Chickenpox Lollipops? Vaccination Fears Lead to Pox Parties

Fearful of vaccinations, a few parents are taking matters into their own hands. Pox parties and mail order chickenpox lollipops are becoming a popular alternative for parents who don’t trust vaccinations. But government officials warn that these pox parties are not only dangerous, they are also illegal.

The SF Gate reports that finding pox parties and chickenpox lollipops is getting easier thanks to Facebook groups like “Find a Pox Party in Near You.” Parents can use the group to find “a child who has the chicken pox” and to ask their parents to send “infected lollipops or clothing through the mail.”

Jerry Martin, U.S. attorney for the Middle District of Tennessee, told the Associated Press:

“Can you imagine getting a package in the mail from this complete stranger that you know from Facebook because you joined a group, and say here, drink this purported spit from some other kid?”

Isaac Thomsen, a specialist in pediatric infectious diseases, said that even if parents receive a chickenpox lollipop, it isn’t likely that it will give their child the chickenpox.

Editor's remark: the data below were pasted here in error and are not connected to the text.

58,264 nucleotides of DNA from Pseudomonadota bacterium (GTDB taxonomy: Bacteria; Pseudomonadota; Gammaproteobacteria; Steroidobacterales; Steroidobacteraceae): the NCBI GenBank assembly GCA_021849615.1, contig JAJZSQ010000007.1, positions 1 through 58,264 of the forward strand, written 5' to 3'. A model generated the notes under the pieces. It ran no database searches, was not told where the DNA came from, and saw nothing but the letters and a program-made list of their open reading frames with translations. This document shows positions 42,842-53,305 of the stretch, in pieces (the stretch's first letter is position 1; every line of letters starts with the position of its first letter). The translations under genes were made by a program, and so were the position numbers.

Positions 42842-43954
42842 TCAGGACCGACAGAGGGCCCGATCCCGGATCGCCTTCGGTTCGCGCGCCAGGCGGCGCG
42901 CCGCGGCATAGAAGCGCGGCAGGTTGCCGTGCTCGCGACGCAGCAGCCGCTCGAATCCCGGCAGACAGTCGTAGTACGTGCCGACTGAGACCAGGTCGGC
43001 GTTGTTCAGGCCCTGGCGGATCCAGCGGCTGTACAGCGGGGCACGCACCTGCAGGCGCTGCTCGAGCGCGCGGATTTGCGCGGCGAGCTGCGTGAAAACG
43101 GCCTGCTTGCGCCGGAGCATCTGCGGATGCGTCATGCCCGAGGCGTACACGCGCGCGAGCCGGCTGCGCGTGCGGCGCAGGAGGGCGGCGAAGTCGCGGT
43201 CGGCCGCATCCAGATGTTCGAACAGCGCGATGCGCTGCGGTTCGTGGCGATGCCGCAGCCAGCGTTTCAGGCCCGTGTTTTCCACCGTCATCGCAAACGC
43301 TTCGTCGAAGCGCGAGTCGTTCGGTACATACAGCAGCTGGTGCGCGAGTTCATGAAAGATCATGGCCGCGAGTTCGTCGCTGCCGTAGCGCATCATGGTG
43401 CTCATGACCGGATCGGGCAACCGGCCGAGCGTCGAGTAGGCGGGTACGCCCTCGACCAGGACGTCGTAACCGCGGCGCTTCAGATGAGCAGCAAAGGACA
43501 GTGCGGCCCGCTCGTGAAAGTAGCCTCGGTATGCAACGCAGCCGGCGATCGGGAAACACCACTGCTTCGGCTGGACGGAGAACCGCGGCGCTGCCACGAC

Thomsen said:

“If there’s a very high load on the virus and shipped very quickly, it’s theoretically possible. But it’s probably not an effective way to transmit it. It typically has to be inhaled.”

So its ineffective and gross. What else can be wrong about chickenpox lollipops…? Oh, it could land you in jail for twenty years. Martin said that sending infected lollipops through the mail is illegal under the same law that makes mailing anthrax illegal. A person caught sending chickenpox lollipops could be sentenced to more than 20 years in jail.

Martin said:

“If you are engaged in this type of behavior, you’re not only potentially exposing innocent people to dangerous viruses and illnesses and diseases, you’re also exposing yourself potentially to federal criminal prosecution.”

Would you ever have your kid lick a chickenpox lollipop? Have you ever attended a pox party?